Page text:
Breastfeeding: What I wish I’d known

Thank you ladies again for all your support and encouragement.

I finally have a second to sit down and post on the computer with a keyboard instead of just from my phone, so I thought I’d type what’s been on my mind to share with you about breastfeeding.

First of all, my perspective on public breastfeeding has changed so much.  I still think women should be modest and cover up and perhaps go to another room if there are men that are uncomfortable with it, but I totally get that the baby just needs to eat and so we feed them.  

As for what I wish I’d known, I wish I’d known to rent a pump from the get go.  I didn’t, and I truly believe not having that tool has been a root cause for my supply dropping so rapidly.  It has been quite a few weeks since I’ve actively tried to boost my milk supply, and I’m only just getting to the point where I’m exclusively breastfeeding for all but 3 feeds in 24 hours.  

I wish I’d known that women with PCOS have problems with milk supply.  Had I known this, I could’ve gone into the whole process armed with the info I needed.  I would’ve taken herbs from the start (fenugreek, flax seed, oatmeal, raspberry leaf, and goat’s rue, to name a few.  I’m on all of these now).

As for what we’ve been doing to boost supply, one of the different things that most people don’t know about is using a supply line.  A supply line allows you to supplement formula or pumped breastmilk while still feeding at the breast.  It’s a bottle with a tiny straw that you wear and use with a nipple shield.  The baby still feeds at the breast and gets a combo of breast milk and formula and it allows them the extra they need.  This also helps stimulate the breast and boost milk supply.  As much as I am so so looking forward to getting rid of it, I’m thankful we’ve had this option because it’s what Cody needed.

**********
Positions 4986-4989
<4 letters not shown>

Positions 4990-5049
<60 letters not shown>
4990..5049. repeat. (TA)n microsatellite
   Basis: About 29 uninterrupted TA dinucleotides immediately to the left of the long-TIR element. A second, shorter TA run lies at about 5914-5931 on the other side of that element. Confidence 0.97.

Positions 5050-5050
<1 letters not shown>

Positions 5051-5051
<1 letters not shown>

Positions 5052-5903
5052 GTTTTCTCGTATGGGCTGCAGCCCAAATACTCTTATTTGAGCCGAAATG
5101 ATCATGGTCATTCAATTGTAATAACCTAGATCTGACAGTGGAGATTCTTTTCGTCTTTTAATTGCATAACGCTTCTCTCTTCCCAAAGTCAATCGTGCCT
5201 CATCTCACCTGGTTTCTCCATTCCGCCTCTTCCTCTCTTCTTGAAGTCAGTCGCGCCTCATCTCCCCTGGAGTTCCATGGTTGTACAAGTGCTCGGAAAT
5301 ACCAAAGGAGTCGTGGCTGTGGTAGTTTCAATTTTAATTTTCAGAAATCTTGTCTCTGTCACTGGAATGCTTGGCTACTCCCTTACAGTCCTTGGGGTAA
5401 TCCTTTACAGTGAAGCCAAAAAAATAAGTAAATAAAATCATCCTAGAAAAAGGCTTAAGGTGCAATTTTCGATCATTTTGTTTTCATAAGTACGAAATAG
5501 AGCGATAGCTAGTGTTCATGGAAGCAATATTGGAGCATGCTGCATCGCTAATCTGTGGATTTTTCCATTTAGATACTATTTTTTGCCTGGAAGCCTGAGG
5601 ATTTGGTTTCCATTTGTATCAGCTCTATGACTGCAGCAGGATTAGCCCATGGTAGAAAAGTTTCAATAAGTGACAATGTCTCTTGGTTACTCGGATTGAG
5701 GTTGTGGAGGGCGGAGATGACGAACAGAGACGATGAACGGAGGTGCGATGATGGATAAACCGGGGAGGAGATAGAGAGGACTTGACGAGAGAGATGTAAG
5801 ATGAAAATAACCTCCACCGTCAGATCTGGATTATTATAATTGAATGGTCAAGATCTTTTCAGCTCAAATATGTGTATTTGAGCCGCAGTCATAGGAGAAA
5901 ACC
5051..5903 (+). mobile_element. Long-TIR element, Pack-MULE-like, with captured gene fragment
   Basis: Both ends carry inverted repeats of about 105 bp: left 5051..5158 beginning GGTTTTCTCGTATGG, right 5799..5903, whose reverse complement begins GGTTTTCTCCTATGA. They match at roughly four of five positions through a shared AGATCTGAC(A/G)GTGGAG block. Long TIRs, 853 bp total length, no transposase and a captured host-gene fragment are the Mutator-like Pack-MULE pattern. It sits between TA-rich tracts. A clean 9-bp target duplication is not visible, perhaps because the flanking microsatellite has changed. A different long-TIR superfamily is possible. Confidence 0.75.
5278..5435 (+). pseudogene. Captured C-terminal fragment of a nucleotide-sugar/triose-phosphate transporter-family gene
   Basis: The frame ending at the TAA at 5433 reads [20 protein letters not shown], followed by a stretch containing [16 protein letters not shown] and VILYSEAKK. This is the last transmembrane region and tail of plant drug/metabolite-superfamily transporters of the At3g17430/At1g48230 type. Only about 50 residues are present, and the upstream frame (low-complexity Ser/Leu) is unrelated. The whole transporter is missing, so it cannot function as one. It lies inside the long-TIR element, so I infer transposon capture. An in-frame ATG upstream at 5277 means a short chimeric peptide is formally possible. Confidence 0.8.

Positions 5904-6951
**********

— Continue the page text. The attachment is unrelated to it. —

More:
Low milk supply is a scary thing.  Cody started losing weight in the 2nd week of his life and had urates in his diaper every time I changed it.  He wasn’t pooping at all and hardly peed.  He broke out in a rash all over his body (something we still cannot figure out) and was generally screaming and unhappy.  This was all due to him not getting enough food because of my low supply.  I think my problems are a combination of a bad latch and pcos.  

A day after starting the supply line, the rash started to disappear, diapers started to feel heavy, urates disappeared, and he was happier.  I cried my way through it, but I’m glad he got what he needed.  

I hope and pray none of you have supply issues, but if you do, I hope some of this info has helped.  Thanks for reading.

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8 thoughts on “Breastfeeding: What I wish I’d known